L&C as a whole encourages students to engage in multiple interests, and the small class sizes enable students to learn directly from professors.
Degree and Class Year
Job Title, Organization
What three words would you use to describe L&C?
What made you want to come to Lewis & Clark?
I wanted a college where I could pursue biology and music; where I would have the opportunity to do original research and work closely with professors; and a community of outdoor enthusiasts. L&C as a whole encourages students to engage in multiple interests, and individual professors were supportive of me doing this as well. The small class sizes enable students to learn directly from professors, and the faculty labs and Rogers Summer Research Program provide opportunities for students to perform original research. Through College Outdoors, I was able to regularly get out of the city and meet fellow hiking and skiing enthusiasts. Lastly, I loved the people at L&C that I met during a campus visit.
What have you been doing since graduation?
For two years I was a research technician in a virology lab at the National Emerging Infectious Diseases Labs in Boston. In the fall of 2022, I started a PhD program in microbiology at Yale University, where my research focuses on interactions between viruses and their hosts.
How did Lewis & Clark prepare you for your PhD program?
L&C taught me how to critically assess and synthesize information from diverse sources and to apply my understanding to new situations. This initiated my development as a scientist and prepared me for graduate science courses. L&C’s emphasis on developing writing skills made me a strong candidate for my research tech position and set me apart when writing applications for PhD programs.
What would you say is the most important thing you learned at Lewis & Clark?
The most important thing I learned at L&C was that I shouldn’t let a challenging course or other situation prevent me from trying it anyway. If it looks interesting, if I think I will learn something, then I shouldn’t let the fear of not doing it perfectly stop me from giving it a go.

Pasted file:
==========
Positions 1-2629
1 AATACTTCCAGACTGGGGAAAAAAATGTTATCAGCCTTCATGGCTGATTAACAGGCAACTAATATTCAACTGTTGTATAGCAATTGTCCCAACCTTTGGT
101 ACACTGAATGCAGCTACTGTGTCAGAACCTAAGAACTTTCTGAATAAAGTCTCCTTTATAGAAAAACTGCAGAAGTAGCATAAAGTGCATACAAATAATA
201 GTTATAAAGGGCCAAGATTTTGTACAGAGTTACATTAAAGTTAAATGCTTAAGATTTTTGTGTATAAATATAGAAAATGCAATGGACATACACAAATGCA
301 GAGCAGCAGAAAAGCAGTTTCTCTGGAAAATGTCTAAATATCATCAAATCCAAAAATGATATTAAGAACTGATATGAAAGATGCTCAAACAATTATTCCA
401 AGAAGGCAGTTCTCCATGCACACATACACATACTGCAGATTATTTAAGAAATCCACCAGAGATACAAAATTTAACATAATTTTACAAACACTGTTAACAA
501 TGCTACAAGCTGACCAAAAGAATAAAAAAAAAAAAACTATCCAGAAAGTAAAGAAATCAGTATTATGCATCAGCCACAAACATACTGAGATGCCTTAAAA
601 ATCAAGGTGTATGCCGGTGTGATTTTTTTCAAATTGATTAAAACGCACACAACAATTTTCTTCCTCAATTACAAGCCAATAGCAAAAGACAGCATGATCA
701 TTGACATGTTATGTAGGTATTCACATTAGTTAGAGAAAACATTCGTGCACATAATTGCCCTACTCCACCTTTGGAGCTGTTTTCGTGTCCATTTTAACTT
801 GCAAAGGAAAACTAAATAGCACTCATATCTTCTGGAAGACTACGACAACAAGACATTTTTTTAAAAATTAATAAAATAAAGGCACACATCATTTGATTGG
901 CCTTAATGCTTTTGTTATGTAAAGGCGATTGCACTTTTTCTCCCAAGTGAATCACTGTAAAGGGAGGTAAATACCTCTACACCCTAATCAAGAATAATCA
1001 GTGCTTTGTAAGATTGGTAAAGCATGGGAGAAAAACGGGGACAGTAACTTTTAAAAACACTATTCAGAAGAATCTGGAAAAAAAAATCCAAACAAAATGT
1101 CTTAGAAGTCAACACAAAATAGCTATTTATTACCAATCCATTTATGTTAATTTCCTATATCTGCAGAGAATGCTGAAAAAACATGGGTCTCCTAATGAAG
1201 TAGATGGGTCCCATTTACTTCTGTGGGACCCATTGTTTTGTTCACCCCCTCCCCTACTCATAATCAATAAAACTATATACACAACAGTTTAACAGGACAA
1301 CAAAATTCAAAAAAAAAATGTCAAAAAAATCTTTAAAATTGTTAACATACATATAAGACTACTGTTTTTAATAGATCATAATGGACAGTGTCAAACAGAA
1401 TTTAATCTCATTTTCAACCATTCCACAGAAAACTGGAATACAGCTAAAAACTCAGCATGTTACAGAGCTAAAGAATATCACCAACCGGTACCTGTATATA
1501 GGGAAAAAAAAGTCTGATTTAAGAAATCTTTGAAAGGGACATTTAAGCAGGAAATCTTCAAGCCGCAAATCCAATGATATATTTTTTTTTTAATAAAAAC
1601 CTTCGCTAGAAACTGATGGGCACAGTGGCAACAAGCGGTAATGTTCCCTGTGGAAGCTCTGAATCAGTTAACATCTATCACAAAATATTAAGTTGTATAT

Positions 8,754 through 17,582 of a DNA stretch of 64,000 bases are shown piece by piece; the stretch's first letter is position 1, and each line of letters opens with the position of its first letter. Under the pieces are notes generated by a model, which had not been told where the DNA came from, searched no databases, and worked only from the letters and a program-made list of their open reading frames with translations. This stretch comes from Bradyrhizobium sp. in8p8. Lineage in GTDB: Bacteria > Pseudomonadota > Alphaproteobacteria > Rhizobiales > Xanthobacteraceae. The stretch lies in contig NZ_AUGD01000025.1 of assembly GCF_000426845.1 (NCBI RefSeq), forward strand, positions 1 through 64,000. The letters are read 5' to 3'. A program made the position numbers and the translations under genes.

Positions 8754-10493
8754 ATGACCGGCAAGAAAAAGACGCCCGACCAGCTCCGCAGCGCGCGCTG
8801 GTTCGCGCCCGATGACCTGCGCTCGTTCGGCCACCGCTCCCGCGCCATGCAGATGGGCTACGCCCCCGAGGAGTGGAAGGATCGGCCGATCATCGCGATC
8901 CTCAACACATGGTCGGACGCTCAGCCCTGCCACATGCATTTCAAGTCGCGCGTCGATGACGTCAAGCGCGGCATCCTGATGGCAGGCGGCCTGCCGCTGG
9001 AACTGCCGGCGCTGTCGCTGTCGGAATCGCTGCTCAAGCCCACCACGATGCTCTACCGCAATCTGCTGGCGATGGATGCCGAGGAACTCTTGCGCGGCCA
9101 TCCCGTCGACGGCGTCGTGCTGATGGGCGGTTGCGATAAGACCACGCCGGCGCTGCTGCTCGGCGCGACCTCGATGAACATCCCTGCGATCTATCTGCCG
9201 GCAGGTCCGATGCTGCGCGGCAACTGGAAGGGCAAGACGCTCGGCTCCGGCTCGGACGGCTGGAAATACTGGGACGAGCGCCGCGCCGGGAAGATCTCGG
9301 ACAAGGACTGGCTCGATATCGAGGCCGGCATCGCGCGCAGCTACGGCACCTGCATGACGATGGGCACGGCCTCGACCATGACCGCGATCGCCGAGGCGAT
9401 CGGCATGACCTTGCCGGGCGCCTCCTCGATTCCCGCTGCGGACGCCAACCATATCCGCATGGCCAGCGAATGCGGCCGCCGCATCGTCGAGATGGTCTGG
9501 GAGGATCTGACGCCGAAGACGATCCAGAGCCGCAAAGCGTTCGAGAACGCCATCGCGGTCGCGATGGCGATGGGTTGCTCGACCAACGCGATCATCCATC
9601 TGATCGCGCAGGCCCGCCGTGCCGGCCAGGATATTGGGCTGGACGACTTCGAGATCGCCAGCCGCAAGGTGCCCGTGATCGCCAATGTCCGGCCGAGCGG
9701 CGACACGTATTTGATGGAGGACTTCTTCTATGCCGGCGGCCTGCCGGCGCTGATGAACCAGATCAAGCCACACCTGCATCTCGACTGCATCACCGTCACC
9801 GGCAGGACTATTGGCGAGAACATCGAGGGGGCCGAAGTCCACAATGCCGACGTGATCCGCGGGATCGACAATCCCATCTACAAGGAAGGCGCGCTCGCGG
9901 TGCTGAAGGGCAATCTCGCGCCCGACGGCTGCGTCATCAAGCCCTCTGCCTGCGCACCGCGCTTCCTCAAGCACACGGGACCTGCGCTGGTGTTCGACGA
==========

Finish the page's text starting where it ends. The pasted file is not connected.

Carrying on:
Why did you major in biology?
I was interested in microbes since middle school, and I wanted to learn more details about how they live and where they came from. Majoring in biology was the best way to learn facts and develop skills to ask my own questions about these bacteria and viruses.
Why did you minor in mathematics?
Biology requires math, and I wanted to better understand how scientists develop models and biological systems and why we use certain statistical methods in our research.
How do you stay connected to Lewis & Clark as an alum?
What was your favorite class? How did it expand your knowledge?
Cell Biology with Professor Greg Hermann in my junior year. I learned how scientists think through problems and how they make decisions about experimental designs to answer specific questions. I gained a new understanding of what the scientific method is and why each part plays a specific role in creating new knowledge.
Where did you find your community on campus?
Who was your mentor on campus? Why do you consider this person your mentor?
Dr. Sharon Torigoe. I did research with her for about two years. She taught me techniques, procedures, presentation and writing skills, and challenged me to take risks. When I began applying for graduate school, she helped me think about what I wanted in a PhD program and supported me as I wrote countless personal statements.